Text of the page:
The first song motors along with an eerie minor key blues progression done garage rock style: a woman sings. The second cut is basically a hypnotic, ominous two-chord vamp titled Telegraphe, kicking off with just synth and drum machine and turning creepy real fast, all the way to a suspenseful snakecharmer flute interlude. La Femme Ressort plays minimal noir bass against a darkly repeating guitar figure and builds sarcastically to a tradeoff between swoopy upper-register synth and what sounds like an electric harpsichord. If this reminds you of Manfred Hubler’s immortal Vampyros Lesbos soundtrack, you’re on the right track. The ep winds up with Francoise, somewhat evocative of the more menacing, goth-tinged stuff that Blonde Redhead did back in the 90s: off-center, wobbly pitch-bending intro, muffled bass carrying the melody, a Lucy in the Sky with Diamonds-ish bridge that turns cruelly silly and sarcastic. Lyrics mostly in French: a deliciously ominous way to get the new year started.

January 15, 2011 Posted by | Music, music, concert, review, Reviews, rock music | , , , , , , , , , , , , , , , , , , , | Leave a comment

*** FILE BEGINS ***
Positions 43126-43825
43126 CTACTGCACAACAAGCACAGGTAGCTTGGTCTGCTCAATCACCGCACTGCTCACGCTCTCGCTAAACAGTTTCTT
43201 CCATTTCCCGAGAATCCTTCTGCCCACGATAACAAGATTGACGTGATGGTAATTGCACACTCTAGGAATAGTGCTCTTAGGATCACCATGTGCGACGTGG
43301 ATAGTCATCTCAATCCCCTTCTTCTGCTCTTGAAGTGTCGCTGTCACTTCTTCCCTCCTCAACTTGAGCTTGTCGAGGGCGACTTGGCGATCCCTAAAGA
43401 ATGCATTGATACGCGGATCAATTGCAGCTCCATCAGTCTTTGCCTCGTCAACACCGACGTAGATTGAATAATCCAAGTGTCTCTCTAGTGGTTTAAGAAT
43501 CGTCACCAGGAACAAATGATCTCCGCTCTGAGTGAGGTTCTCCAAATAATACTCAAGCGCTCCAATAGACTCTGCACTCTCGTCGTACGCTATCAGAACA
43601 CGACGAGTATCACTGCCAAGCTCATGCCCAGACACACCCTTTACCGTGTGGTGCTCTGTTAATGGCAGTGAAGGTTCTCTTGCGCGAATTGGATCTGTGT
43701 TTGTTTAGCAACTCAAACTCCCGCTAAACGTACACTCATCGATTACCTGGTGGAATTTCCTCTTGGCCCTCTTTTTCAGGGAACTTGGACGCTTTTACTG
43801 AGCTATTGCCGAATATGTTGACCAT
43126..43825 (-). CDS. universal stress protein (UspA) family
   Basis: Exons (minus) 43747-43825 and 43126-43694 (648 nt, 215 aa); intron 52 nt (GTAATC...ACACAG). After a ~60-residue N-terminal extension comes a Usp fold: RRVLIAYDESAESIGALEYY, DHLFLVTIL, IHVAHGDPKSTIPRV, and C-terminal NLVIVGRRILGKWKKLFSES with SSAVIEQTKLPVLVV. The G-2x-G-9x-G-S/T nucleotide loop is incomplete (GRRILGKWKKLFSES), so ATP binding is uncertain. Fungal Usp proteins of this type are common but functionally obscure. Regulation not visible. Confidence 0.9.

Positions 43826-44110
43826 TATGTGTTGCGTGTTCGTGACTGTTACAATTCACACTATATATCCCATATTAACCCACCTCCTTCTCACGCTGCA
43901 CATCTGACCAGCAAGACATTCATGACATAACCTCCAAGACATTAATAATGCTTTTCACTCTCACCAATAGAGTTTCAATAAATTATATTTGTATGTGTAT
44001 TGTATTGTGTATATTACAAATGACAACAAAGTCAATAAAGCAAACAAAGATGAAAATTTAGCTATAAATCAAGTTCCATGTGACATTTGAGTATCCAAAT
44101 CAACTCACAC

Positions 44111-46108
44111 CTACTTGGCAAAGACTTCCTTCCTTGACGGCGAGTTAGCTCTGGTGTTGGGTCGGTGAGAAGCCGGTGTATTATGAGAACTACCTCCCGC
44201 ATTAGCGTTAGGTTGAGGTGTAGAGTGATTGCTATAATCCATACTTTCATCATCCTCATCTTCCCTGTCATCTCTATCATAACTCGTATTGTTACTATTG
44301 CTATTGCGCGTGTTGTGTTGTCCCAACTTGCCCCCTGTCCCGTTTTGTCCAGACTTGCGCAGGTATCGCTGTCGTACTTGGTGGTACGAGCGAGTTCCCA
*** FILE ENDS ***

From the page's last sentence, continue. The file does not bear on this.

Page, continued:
A Noisy Intense Quadruple Bill Friday at Death by Audio

It was weird seeing a good crowd bouncing and hollering and having a general good time at Death by Audio Friday night. Maybe the newest arrivals in New York are sick of the whole trendoid thing, of being afraid to show any kind of emotion or passion for fear of not fitting in. If that’s true, that’s great and it’s been a long time coming, at least in Williamsburg. Has this place ever had four bands this good in a single night? Probably not.

The Sediment Club opened. One faction here can’t figure out why on earth anyone would want to subject themselves to their hideous sonic assault. The other faction (guess which one) thinks they should be everybody’s favorite band. They take ugliness to the next level. Their guitarist unleashed a chilly, Albert Collins-toned torrent of sonic sludge, wailing up and down on his tremolo bar as his strings went further and further out of tune while another slightly less assaultive wash of sound oozed from the wobbly, deliberately out-of-tune Casio. Yet in a perverse way they’re a very melodic band, the melody being carried by the growly, trebly bass. And a lot of their stuff you can dance to: some of the grooves had a funk beat, a couple of the songs shifting to a perfectly straight-up, poker-faced disco rhythm. The lyrics, screamed by the guitarist, went for the same assaultive vibe as the guitar, especially on a couple of occasions when the songs went hardcore speed.